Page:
Thursday, May 12, 2016

In West Africa, progress on family planning but millions not treated for HIV

Women gather for the launch of the national family planning campaign in a low-income neighborhood of Bamako, Mali in April.
This was originally published on Global Health TV on April 26, 2016.

BAMAKO, Mali — Last year, there were several reports of how West Africa, after decades of seriously lagging behind the rest of the world (and Africa) in family planning, was finally starting to embrace it. IntraHealth International covered this topic extensively on its Vital blog, and I wrote about my own views of family planning in Mali here at Global Health TV.

Senegal, in particular, emerged as a family planning leader in West Africa and provided hope for the rest of the region. The three main reasons for Senegal’s success were strong political will, better coordination and collaboration and innovative approaches, according to Babacar Gueye, IntraHealth country director in Senegal.

New programs here in Mali, like Keneya Jemu Kan (USAID Communications et Promotion de la Santé, in the Bambara language), are making a major push to increase health indicators beyond the anemic progress of the past three decades. For example, the percentage of married women using any modern method of family planning in Mali has only increased from 1.3% in 1987 to 9.9% in 2013, and Keneya Jemu Kan is working to bend that rate upwards. (Full disclosure: I work as a consultant for Keneya Jemu Kan).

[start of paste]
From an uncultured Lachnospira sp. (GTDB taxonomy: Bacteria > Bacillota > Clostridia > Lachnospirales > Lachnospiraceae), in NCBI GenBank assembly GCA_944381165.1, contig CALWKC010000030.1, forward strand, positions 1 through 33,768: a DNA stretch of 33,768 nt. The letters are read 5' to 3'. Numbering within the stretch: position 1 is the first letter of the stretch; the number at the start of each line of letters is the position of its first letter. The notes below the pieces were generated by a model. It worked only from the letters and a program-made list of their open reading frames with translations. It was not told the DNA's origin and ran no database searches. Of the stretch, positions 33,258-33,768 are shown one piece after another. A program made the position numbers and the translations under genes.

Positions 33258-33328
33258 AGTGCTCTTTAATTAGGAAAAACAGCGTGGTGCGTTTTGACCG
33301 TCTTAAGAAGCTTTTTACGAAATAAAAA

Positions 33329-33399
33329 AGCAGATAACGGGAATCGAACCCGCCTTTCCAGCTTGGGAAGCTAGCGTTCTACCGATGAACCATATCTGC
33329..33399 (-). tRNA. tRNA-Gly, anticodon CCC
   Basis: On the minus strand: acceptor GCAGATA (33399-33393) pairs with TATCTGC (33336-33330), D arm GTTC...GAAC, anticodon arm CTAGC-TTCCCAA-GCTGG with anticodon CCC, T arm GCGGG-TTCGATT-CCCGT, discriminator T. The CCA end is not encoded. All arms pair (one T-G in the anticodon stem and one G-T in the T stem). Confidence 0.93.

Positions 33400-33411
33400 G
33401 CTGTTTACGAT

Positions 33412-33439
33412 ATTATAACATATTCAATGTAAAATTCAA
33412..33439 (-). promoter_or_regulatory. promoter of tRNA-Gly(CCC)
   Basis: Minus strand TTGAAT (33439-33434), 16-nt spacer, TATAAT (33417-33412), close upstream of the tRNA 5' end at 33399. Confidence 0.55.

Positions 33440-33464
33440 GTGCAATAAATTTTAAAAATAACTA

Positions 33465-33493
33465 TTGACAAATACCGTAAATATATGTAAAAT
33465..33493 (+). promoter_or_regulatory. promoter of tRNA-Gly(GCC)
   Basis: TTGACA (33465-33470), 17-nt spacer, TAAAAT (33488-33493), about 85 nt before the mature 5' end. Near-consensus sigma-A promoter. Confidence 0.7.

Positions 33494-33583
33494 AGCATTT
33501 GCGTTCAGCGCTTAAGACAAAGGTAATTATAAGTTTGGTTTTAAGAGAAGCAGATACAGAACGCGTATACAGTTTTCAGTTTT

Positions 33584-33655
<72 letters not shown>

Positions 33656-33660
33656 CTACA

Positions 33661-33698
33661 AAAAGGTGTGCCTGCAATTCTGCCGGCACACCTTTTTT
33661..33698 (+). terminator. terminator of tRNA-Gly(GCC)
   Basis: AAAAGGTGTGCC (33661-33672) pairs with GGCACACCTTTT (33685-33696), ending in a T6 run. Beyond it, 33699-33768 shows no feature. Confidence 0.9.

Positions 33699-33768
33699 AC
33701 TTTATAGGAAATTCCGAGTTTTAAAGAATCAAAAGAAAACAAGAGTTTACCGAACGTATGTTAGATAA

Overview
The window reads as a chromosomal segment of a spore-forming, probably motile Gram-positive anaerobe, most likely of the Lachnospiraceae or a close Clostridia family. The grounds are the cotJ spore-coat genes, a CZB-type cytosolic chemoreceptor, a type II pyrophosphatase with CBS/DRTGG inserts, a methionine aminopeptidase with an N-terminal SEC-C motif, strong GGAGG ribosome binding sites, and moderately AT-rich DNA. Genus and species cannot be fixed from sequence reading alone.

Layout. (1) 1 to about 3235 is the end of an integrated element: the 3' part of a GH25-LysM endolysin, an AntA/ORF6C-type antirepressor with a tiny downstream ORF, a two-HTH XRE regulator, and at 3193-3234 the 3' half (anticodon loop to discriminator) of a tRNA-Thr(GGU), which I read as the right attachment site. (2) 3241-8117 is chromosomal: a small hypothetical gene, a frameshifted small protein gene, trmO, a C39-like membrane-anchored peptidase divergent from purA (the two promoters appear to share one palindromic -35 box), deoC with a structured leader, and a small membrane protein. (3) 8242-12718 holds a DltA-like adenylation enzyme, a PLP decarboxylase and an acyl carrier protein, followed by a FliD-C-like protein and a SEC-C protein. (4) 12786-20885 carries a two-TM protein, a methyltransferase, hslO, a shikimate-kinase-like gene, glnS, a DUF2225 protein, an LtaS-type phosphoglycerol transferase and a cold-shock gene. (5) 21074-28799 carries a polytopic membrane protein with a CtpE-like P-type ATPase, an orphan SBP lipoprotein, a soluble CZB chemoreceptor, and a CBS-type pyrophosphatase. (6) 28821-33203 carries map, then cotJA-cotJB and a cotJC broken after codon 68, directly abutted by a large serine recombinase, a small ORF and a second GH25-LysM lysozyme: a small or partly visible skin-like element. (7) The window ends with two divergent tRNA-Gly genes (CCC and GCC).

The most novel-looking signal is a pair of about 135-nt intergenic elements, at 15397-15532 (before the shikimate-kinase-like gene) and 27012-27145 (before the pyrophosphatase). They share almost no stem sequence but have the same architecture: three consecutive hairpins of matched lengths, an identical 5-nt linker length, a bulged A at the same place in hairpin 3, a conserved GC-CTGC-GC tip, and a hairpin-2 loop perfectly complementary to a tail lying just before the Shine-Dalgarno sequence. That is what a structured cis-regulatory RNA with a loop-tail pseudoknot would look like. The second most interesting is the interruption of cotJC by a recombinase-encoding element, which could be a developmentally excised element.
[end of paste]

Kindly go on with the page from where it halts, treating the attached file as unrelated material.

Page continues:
But a disturbing new report from Médecins Sans Frontières (MSF), or Doctors Without Borders, claims that similar progress is not being made in HIV/AIDS. On the contrary, MSF claims that millions of people in West and Central Africa are being left out of the global HIV response despite globally agreed goals to curb HIV by 2020, and is calling on the international community to develop and implement an urgent plan to scale up antiretroviral treatment for countries where critical medicines reach fewer than one-third of the population in need.

Monday, May 9, 2016

Brazil struggles to contain damage of mosquito that transmits Zika virus

Dr. Sylvia Lordello of Saúde Criança speaks to a group of parents about Zika.


This was originally published by Global Health TV on March 31, 2016.

RIO DE JANEIRO, Brazil — A group of about 20 poor parents (mostly women) from the slums gathered this month in the offices of Saúde Criança (“child health” in Portuguese), a social enterprise that works with impoverished children and their families in a holistic way. After a meditation, they got down to the main point of the meeting — the Zika virus and how to avoid it.

These poor young mothers are prime candidates for Zika. Aedes aegypti, the mosquito that transmits Zika, will suck anyone’s blood — rich or poor. But they thrive in the densely populated favelas of Rio and other Brazilian cities where few people have screened windows and where even mosquito repellant may be a luxury. Many people have water cisterns on their roofs, usually not covered, which makes an ideal breeding ground for Aedes aegypti.